The value of investments can fall as well as rise, and you may get back less than you invested. Past performance is no guarantee of future results.

In investments, the terms open-ended and closed-ended are used to designate whether a fund has an open or fixed number of shares in circulation.

Open/closed-ended investment definition

In investments, the terms open-ended and closed-ended are used to designate whether a fund has an open or fixed number of shares in circulation.

A closed-ended investment has a fixed number of shares in circulation. As a result, demand and supply factors can mean that the price of the closed-ended investment varies from the value of its underlying assets (called net asset value, or NAV).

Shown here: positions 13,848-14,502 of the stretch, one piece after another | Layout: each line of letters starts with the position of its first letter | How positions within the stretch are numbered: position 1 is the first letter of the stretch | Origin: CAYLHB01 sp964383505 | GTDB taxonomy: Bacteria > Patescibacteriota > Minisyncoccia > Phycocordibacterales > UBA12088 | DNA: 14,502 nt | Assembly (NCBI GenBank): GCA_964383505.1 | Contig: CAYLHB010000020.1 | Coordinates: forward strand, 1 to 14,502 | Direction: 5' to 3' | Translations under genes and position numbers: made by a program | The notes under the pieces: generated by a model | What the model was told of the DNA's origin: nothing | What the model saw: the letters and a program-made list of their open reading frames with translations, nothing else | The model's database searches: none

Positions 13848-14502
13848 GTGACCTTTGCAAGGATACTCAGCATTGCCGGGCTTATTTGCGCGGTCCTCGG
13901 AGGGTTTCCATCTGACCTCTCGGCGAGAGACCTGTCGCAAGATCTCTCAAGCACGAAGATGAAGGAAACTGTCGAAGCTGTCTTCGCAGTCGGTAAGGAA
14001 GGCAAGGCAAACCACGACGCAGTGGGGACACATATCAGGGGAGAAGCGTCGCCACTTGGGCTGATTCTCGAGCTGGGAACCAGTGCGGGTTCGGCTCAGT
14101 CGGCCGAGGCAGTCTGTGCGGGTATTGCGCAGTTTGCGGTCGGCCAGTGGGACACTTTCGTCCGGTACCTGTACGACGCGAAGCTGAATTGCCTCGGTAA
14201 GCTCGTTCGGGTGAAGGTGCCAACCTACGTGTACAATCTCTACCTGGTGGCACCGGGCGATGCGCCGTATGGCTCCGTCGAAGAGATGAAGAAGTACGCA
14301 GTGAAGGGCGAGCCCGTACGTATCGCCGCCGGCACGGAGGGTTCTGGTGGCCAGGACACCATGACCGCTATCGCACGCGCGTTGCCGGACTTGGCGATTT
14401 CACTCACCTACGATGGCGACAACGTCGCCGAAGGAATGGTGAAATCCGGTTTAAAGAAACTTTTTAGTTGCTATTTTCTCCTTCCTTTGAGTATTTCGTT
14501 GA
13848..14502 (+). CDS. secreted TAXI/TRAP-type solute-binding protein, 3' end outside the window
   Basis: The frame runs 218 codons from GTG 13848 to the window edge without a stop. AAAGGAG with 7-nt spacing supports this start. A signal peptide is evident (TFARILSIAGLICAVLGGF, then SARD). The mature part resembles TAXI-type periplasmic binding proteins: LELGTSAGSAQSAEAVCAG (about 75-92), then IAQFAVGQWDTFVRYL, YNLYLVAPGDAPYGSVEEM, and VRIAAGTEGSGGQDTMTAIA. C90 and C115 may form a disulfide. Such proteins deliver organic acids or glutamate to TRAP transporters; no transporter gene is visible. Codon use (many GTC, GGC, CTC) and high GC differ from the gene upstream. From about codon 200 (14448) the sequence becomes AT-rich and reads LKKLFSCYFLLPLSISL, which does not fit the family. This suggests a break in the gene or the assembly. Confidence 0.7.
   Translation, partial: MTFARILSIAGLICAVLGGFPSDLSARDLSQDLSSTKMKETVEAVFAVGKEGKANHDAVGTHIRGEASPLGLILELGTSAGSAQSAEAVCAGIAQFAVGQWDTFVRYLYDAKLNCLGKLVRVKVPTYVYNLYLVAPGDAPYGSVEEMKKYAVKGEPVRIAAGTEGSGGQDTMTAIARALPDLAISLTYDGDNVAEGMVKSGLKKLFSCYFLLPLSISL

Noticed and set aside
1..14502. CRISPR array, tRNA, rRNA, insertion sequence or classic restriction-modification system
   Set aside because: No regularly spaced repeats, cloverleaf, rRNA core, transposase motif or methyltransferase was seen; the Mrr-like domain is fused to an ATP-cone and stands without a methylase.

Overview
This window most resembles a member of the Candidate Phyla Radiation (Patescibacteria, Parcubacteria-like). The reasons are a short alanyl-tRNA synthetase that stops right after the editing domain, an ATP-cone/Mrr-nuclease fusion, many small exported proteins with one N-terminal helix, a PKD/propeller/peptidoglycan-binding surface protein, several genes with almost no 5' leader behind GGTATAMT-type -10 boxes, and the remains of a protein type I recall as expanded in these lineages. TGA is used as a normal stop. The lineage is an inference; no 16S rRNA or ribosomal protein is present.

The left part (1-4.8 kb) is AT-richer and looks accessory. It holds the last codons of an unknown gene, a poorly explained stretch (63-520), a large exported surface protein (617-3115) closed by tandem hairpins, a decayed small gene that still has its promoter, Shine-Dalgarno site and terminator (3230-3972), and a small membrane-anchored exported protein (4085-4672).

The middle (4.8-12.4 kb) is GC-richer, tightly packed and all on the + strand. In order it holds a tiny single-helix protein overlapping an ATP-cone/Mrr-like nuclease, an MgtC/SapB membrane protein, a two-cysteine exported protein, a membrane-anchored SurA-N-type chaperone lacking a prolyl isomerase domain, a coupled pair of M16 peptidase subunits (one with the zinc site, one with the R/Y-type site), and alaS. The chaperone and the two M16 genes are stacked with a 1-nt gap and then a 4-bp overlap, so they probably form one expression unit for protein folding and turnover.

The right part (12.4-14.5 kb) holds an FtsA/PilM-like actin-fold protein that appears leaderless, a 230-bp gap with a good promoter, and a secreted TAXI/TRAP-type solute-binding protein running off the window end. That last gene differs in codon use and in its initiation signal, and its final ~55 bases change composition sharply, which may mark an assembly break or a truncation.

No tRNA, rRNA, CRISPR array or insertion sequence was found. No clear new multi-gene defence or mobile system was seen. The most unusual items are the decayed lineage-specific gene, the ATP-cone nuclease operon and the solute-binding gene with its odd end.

An open-ended investment, on the other hand, does not have a fixed number of shares in circulation. That means that there is less chance of supply and demand impacting its price.

Most exchange traded funds (ETFs) are open-ended investments, and thanks to authorised participants and intraday NAV calculations (INAV), an ETF is likely to trade very closely to the value of its underlying assets.

 

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